Microprocessor 30 can be any of various central processing units that execute commands and control the device. RAM 40 can store calculated results and perform other typical RAM functions. ROM 50 can store fixed data, standard routines, and other typical ROM memory items. Non-volatile memory 60 (e.g., electronically programmable ROM (EPROM)) stores persistent information that should be maintained even when the card is not connected to a power source. This information includes, but is not limited to, a card identification number, a personal identification number, and so on. Cryptographic module 70 is an example of an optional hardware module on typical smart cards that performs a variety of cryptographic algorithms. Card reader interface 80 includes hardware and software that facilitates the smart card communicating with devices external to the smart card. Thus, the internal architecture of a smart card is well known.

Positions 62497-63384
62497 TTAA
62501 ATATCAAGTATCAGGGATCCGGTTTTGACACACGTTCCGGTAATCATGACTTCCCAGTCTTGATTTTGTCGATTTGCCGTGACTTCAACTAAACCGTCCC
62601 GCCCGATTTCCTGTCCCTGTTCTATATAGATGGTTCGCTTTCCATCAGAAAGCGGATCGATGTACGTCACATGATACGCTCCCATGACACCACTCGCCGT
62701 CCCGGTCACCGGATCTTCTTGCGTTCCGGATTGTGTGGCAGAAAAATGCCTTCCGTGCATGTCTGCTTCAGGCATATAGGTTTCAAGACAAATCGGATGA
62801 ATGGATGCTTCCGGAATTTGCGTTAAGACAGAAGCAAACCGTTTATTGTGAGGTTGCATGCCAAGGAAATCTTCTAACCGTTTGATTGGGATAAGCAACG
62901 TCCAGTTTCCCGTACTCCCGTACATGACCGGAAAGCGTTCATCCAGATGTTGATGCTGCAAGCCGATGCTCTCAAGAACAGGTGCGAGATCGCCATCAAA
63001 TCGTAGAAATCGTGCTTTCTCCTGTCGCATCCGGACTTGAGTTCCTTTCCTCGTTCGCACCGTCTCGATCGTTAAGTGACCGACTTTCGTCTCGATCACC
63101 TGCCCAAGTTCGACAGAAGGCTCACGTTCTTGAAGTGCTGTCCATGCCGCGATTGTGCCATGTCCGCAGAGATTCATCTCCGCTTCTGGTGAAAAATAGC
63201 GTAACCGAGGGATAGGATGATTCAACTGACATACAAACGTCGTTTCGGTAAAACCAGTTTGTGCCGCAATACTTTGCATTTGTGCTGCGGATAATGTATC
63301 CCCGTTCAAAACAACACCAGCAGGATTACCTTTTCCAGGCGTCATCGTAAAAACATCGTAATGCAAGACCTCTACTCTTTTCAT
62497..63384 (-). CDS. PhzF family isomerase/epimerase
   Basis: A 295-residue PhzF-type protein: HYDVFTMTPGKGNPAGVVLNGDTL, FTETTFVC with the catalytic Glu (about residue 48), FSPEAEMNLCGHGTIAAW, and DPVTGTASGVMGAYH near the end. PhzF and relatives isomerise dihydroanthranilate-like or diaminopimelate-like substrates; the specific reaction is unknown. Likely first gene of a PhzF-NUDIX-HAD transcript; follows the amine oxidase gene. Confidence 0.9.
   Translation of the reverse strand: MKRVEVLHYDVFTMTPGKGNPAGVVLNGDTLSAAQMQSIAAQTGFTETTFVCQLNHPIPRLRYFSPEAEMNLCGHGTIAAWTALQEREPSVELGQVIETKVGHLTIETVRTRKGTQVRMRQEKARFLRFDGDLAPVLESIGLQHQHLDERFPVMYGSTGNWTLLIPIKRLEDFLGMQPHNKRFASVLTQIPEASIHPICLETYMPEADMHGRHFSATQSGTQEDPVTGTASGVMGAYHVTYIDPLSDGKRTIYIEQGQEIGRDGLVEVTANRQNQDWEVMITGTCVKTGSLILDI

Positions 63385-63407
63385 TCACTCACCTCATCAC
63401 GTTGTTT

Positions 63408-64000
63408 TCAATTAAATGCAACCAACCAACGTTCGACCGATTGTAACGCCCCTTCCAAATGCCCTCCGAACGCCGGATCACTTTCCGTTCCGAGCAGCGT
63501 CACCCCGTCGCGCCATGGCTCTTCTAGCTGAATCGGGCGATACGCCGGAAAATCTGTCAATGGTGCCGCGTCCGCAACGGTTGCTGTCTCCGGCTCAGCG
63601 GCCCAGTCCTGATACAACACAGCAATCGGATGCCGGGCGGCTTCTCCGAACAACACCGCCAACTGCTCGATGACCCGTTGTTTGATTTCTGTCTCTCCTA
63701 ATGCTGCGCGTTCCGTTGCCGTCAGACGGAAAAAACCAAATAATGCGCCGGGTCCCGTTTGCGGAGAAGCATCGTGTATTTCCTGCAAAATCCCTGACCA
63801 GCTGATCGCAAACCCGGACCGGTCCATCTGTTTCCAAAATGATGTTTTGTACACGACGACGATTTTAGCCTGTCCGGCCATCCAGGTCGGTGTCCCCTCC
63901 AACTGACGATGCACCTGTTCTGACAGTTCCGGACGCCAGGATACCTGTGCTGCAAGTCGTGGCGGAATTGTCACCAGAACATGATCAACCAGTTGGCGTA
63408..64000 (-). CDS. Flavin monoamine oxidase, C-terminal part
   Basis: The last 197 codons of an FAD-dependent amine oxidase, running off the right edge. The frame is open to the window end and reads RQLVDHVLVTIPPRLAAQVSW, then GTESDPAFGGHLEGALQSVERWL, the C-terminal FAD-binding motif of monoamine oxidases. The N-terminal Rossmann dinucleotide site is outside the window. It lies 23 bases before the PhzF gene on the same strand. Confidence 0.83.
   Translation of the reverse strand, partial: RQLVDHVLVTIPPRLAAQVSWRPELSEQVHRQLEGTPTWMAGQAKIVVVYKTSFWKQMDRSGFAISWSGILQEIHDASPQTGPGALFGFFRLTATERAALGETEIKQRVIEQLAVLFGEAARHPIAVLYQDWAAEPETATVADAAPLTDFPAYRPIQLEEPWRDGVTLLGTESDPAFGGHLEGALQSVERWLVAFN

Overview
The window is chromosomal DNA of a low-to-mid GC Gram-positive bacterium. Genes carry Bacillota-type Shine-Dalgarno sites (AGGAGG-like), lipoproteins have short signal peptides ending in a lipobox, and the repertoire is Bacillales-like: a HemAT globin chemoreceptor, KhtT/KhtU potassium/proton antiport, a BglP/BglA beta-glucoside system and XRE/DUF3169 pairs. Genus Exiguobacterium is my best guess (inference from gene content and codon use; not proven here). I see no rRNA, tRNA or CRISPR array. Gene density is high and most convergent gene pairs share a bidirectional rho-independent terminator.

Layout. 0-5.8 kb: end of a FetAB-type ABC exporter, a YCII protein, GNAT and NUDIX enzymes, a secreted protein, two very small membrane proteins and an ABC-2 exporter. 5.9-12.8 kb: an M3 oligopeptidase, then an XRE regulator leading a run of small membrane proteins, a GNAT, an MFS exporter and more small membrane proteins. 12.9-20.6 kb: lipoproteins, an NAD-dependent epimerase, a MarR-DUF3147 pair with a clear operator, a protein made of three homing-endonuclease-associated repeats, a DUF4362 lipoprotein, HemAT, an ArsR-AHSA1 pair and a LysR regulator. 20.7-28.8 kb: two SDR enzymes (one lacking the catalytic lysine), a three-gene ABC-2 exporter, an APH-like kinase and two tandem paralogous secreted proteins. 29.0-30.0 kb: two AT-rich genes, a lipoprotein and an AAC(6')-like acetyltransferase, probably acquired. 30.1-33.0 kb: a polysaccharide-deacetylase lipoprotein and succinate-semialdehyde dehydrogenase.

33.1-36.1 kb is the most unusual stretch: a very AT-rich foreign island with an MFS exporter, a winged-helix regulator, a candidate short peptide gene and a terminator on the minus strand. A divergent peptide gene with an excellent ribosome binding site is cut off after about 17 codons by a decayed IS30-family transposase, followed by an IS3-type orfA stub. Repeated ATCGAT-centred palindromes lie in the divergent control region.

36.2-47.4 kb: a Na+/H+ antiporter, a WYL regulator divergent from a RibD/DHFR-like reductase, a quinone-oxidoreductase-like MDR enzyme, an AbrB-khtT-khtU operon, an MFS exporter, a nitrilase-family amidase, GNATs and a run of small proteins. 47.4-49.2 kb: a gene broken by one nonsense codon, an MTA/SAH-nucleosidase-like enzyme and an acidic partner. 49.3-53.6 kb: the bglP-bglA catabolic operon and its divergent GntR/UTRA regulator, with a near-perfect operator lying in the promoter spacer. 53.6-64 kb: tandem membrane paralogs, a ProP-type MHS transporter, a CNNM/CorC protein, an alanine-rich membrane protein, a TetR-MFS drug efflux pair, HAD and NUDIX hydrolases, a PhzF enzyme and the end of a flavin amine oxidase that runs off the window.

The '942 patent describes a smart card being initialized with data placed on the card before the card is issued to a card user. This data can include data common to a large number of cards and a minimal amount of card unique terms like a serial number and personalization keys. The '942 patent then describes overcoming a limitation of conventional smart cards through the ability to add applications to traditional smart cards. While adding an application to a smart card after issuance increases the usefulness of the smart card, it may not facilitate using the smart card in card not present transactions in a way that provides adequate assurances that an offer was presented correctly, accepted in a verifiable manner, and transmitted securely to the offer or and/or other third party verifiers.